Get a Clue! – Game Night Review

Get a Clue! - Game Night Review

Comedy is an obscure and rarely done genre in the film industry due to the implications behind the genre itself. Game Night is one of the few modern American Black Comedies to have come out in recent years, and does what can only be described as an ‘alright’ job.

Game Night is a hybrid movie, genres covering mystery, crime, thriller, and black comedy all in one film. Max Davis (played by Jason Bateman) and his wife Annie (played by Rachel McAdams) are a happily married couple who share one thing in common: the love of competition. This has led to a long-standing tradition of game night. However, the couple is having a hard time conceiving due to Max’s obsession with one-upping his older brother Brooks (played by Kyle Chandler) who is in town. Brooks decides to crash his younger brother’s game night though and invites his group to his own game night next weekend for a special game of murder mystery involving an abduction. However, Brooks is actually abducted, leaving Max and his friends to find where he is before it is too late.

Left to Right: Sarah, Annie, Kevin (back), Ryan, Max, and Michelle

Pass go, collect $200!

Right off the bat, Game Night has an interesting premise and actually opens up in a rather creative way. We see how Max met Annie- in a trivia party -to which one falls in love with the other during a round. We then get quick segments of the development of their relationship. The only issue being these clips pass by so quickly it barely registers. On the other hand, a lot of the locations for the shots are aesthetically pleasing to the viewer.

Annie and Max in their house

However, most of these settings don’t do much except provide a bit of pleasant scenery. As for the jokes, it tends to rely on more meta and dark humor. It constantly throws jokes at you, so if one didn’t stick then maybe the other might. There’s a few running and visual gags, such as at one point, Brooks is slammed onto a glass table. Kevin (played by Lamorne Morris) comments about how the glass table should’ve broken. Later in the movie, during a chase scene, Ryan (played by Billy Mangussen) slams one man into another glass table that didn’t break. Kevin then goes ‘Man, glass tables sure are actin’ weird tonight! The only qualm here is that there are jokes that relies on modern day references, such as a stab at president Trump at some point in the movie. This, among several other jokes, immediately sets an expiration date as to when it will loose all of its charm.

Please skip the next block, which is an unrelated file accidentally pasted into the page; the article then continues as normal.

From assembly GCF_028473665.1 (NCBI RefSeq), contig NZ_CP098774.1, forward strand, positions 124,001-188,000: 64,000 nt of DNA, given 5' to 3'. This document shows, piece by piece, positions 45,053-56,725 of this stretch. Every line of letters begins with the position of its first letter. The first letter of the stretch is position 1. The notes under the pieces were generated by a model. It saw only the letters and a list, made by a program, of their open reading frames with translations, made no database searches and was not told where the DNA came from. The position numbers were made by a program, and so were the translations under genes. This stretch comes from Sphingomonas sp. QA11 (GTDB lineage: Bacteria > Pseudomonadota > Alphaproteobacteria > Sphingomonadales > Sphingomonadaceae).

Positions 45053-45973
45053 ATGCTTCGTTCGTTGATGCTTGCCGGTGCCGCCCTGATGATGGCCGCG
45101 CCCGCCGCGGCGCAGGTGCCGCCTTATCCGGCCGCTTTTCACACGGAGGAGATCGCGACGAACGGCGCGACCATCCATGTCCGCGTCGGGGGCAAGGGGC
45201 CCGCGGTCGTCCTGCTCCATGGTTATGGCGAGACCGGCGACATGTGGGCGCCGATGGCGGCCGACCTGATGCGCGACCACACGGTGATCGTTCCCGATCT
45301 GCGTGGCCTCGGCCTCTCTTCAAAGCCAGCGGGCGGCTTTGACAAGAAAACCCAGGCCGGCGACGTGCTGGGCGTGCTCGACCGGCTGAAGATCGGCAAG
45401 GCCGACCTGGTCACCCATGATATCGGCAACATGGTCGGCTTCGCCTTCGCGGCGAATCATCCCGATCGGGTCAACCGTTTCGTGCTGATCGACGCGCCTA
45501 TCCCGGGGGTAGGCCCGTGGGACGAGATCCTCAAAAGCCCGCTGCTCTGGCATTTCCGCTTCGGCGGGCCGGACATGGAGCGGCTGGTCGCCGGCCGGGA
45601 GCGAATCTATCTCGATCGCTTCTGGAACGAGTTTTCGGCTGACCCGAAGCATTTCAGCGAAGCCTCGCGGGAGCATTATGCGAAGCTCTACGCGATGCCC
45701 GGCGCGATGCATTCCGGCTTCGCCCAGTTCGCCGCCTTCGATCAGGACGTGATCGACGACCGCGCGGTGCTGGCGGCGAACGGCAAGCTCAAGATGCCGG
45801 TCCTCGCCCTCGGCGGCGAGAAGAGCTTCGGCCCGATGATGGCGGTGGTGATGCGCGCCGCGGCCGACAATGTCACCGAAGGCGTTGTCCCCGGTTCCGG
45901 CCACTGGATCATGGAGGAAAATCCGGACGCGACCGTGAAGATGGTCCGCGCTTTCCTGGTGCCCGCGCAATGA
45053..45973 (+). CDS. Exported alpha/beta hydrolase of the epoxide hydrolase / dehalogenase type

The energy from this film is, at best, mixed. You have at some points where the actors are into it, and it seems like the relationships are realistic enough to where they bounce off of each other. On the other hand, you have points where it seems as though as if lines are forced. Even then, the characterizations for a lot of the characters seems forced or blurred at points.

Ryan nervously holding the MacGuffin.

Ryan is one of these characters.The primary trait gathered from him is that he’s laughably stupid. In fact, several of the running gags are based off of things he’s done. The problem is, even though Mangussen’s performance is surely entertaining, this is a tiresome trope. There are dozens and dozens of “Ryans” in movies of all kinds, like Step Brothers or Jack and Jill. Eventually, the character itself becomes a carbon copy, and then the question begs: ‘What could he have brought differently from the table aside from realism?’

In context with the scene: Annie here is singing into what she believes is a fake gun.

Another character performance worth mentioning is McAdam’s performance as Annie. Annie is somewhat of a quirkier version of Ryan with a bit more personality. She takes the stupid character trope and twists it a little bit. While Annie is sometimes clueless and laughably so, sometimes she comes off as a pretty competent character. She’s given many scenes in which she’s able to showcase this, and while intelligence may not be a defining trait, her bravery and overall dynamic character gives the movie a bit of life, especially when she acts alongside Bateman.


Game Night’s overall gross for February totaled to $45,846,287. It went head to head with Black Panther, which earned $565,732,833 in total gross, Fifty Shades Freed with a gross of $98,534,545, and Peter Rabbit with a gross of $94,282,006. Unfortunately, even with its captivating premise and charming jokes, Game night was the least successful of the four biggest titles released at the time.

February Releases 2018 gross earnings

Game on!

While it may have been the least successful, one thing that can stand out among the other movies is that the dynamics between the characters are well done. As mentioned earlier, Max and Annie have good chemistry. They play off of each other for most of the jokes and almost act like a genuinely real couple. This is refreshing to say the least, as with most comedies involving a married couple, said married couple usually drive each other to madness with the others antics. While this isn’t a revolutionary concept, Game Night had three sets of couples. Despite the challenge at hand with three different duo-dynamics to deal with, it still manages to handle them swimmingly well. In fact, each couple gets even development and small arcs throughout the movie, something which the movie can be applauded for.

A dynamic duo


While Game Night was certainly unique with the concept it attempted to put out, it dates itself early on which dooms it for the rest of time. This movie isn’t a bad movie persay, but not one to spend twenty dollars on. It’s a casual, refreshing watch with little twists and turns to keep your attention.

Brooks, trying to be cool still with his friends.

TL;DR: 7/10. It’s not terrible, but it’s not something memorable. Recommended to watch with a few friends as a last resort for when no one can decide on what to watch.